127 minutes | Rated: R
Opened: Friday, March 19, 1999
Directed by Clint Eastwood
Starring Clint Eastwood, Isaiah Washington, James Woods, Denis Leary, Lisa Gay Hamilton, Bernard Hill, Diane Verona, Michael McKean & Michael Jeter
SMALL SCREEN SHRINKAGE: 25%|
LETTERBOX: COULDN'T HURT
Eastwood's self-indulgences may seem a little silly on video when on the big screen his style engulfs you enough that you let them slide. He directs on a grand scale, even when telling a smaller story, like this one, so "True Crime" may not play as well on the small screen. Definately worth watching, but keep the medium in mind.
VIDEO RELEASE: 8/10/99
Eastwood's deft direction just makes up for gaping holes in 'True Crime'
As a director, Clint Eastwood has one of the sweetest deals in Hollywood. He gets to make big budget films with no interference from the suits at Warner Bros., the studio with which he has a relationship.
If Clint wants a long movie, he makes a long movie. If Clint wants to dedicate a whole scene to Clint playing apologetic regret, he dedicates a whole scene to it. As such his movies tend to be self-indulgent, and "True Crime" is definitely self-indulgent.
It's also peppered with glaring "yeah, right!" moments, like the scene in which a 23-year-old Oakland Tribune reporter succumbs to the considerably aged and pickled Eastwood "charm."
But most films directed by Clint Eastwood are also so absorbingly well crafted, it's hard not to forgive his indulgence, and even his glaring loopholes.
"True Crime" is far from perfect, in fact for a story that turns out to be a whodunit, it's brimming over with unanswered questions. But the characters are so richly abrasive and the storytelling so strong it's possible to really enjoy this movie, even while taking note of its considerable shortcomings.
Eastwood directs himself as Steve Everett, an ex-drinking, hard-smoking, wife-neglecting, been- run- out- of- every- respectable- newsroom- in- the- country beat reporter for the Oakland Tribune who is reluctantly assigned to cover an execution after the untimely death of the aforementioned 23-year-old rookie reporter babe.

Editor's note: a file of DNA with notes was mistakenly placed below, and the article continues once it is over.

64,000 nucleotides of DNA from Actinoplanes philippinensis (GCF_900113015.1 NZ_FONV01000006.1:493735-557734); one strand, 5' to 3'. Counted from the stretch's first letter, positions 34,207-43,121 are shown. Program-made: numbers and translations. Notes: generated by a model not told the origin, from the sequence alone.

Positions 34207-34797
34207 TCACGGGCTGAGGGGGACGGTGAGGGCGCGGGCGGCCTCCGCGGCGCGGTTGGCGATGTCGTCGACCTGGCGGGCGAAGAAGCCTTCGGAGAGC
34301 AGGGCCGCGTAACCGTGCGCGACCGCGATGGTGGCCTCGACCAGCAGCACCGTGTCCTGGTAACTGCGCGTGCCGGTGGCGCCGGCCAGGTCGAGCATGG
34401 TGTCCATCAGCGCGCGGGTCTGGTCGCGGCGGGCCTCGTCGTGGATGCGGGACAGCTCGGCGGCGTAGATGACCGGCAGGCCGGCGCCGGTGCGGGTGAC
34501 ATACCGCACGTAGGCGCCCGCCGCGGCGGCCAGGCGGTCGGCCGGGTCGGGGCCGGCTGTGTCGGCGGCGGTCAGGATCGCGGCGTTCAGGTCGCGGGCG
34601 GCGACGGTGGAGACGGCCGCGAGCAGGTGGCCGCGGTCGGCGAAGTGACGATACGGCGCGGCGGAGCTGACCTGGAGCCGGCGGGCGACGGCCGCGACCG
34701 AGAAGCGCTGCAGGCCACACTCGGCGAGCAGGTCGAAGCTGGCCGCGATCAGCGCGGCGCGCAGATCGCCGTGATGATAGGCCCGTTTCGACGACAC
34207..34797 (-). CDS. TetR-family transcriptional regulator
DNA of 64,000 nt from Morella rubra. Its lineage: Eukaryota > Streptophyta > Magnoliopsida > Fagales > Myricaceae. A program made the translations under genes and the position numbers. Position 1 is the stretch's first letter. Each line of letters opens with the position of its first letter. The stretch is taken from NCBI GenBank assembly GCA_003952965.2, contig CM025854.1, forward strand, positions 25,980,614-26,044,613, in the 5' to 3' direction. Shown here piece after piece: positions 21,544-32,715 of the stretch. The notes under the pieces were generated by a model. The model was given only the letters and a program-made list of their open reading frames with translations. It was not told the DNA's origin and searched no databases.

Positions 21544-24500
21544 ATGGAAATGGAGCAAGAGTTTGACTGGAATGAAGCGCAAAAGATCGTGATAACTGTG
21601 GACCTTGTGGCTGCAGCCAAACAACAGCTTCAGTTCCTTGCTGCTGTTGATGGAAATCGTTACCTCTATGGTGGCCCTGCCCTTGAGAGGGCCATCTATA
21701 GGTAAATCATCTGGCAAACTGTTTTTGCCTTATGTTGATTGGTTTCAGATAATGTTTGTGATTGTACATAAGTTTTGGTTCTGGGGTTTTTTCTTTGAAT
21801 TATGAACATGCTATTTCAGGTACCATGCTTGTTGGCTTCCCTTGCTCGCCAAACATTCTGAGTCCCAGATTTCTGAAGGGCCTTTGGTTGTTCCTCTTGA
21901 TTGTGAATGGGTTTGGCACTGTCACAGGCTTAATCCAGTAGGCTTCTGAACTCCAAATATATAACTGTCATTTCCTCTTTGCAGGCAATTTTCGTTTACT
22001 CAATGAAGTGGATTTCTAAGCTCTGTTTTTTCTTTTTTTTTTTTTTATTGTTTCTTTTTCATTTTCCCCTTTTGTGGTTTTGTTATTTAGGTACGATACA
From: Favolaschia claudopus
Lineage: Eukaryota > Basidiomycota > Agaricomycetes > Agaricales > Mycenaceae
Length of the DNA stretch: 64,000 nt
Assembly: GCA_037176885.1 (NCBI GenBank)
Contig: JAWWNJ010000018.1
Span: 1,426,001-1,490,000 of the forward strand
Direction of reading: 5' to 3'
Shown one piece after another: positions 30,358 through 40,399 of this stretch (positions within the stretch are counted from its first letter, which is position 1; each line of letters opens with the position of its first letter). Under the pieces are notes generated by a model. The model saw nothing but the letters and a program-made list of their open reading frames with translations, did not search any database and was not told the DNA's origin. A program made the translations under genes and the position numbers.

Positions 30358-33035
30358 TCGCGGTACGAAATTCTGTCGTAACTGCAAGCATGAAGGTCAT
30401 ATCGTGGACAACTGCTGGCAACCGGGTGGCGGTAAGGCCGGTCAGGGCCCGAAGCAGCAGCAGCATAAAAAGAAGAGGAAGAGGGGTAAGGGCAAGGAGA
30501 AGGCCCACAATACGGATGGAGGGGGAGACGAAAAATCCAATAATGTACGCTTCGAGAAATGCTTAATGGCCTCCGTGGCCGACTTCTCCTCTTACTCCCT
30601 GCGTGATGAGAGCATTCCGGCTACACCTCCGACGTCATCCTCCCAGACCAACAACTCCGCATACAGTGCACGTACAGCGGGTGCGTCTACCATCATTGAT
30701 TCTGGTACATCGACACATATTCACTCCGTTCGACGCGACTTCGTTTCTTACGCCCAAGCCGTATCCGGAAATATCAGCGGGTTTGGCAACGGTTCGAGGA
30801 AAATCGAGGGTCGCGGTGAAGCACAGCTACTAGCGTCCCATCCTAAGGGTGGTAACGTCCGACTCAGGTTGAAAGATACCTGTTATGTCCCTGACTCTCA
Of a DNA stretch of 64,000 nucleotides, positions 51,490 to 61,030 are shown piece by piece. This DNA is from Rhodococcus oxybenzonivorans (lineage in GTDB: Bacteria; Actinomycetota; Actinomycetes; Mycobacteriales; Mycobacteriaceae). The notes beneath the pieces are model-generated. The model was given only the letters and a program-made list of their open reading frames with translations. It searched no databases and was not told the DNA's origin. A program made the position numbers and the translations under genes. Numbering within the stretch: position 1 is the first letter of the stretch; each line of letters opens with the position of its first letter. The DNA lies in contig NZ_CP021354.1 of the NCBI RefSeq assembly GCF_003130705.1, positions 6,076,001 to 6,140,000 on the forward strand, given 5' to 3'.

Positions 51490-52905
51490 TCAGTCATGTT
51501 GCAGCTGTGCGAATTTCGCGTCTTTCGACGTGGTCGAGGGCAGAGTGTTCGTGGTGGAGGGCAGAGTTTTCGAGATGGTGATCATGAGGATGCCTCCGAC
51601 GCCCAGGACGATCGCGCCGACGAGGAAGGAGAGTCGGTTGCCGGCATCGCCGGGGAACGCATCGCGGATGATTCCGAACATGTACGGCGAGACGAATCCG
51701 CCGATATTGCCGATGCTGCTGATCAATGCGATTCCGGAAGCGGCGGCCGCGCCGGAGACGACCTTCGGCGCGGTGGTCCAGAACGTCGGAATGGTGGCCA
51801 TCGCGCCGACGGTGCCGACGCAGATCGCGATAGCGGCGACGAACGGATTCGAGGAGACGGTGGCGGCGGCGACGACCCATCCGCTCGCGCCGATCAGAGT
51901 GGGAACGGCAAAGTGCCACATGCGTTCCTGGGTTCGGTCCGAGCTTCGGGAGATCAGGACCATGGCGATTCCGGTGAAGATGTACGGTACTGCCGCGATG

The reluctance comes on the part of his dubious editor (Denis Leary), who points out that "everything for Everett is a witch hunt," and sure enough, after only 20 minutes on the story "Ev" is convinced the inmate is innocent and starts Dick Tracy-ing around trying to prove it before the brother's bell tolls.
Eastwood seems to go out of his way to make Ev unlikable, as if he's challenging himself to make a hero of this louse. Ev sleeps with Leary's wife. He neglects his own wife and his angelic, 5-year-old daughter (played by his real-life daughter Francesca Fisher-Eastwood). Eastwood fancies Ev as something of a Humphrey Bogart as Sam Spade kind of guy.
But at the same time, Ev's habitual argumentative behavior makes for some of the movie's best scenes as he and his editor-in-chief (played like a junk yard dog by James Woods) delight in taking pot shots at each other over Ev's "hunches" on this story.
And Woods is right. His hunches are full of humongous holes. So when they turn out to be right the film's credibility slips quite a bit.
But under Eastwood's craftsman hands, the picture holds together anyway -- in part because it's not all about Ev.
In a sobering performance, Isaiah Washington plays Frank Beachum, the man on death row who maintains his innocence all the way to the gas chamber converted for the more "humane" lethal injection. The film spends a third of its time cataloging Beachum's last hours -- declining confession, waiting for a call from the governor and being chained up for a final meeting with his wailing wife and adorable daughter.
As Ev pesters witnesses and drops in on Beachum for a last-minute interview, the film revisits the crime -- the murder of a convenience store clerk -- and begins to reveal evidence of Beachum's innocence, leading to a beat-the-clock finale that literally documents the lethal injection drip by drip, and is almost laughingly similar to the climax of the movie-within-a-movie from "The Player."
Frankly, when it's focused on the murder, "True Crime" (based on the novel by Andrew Klavan) leaks like a sieve. But Eastwood is such a talented director he makes the film stunning to watch anyway by culling powerful emotions from Washington and Diane Verona as Ev's forsaken wife, and by injecting droll humor in all the right places.
I almost hesitate to recommend "True Crime" because it is so inherently flawed, but if you can let go the loopholes and just enjoy the craftsmanship, Eastwood won't let you down.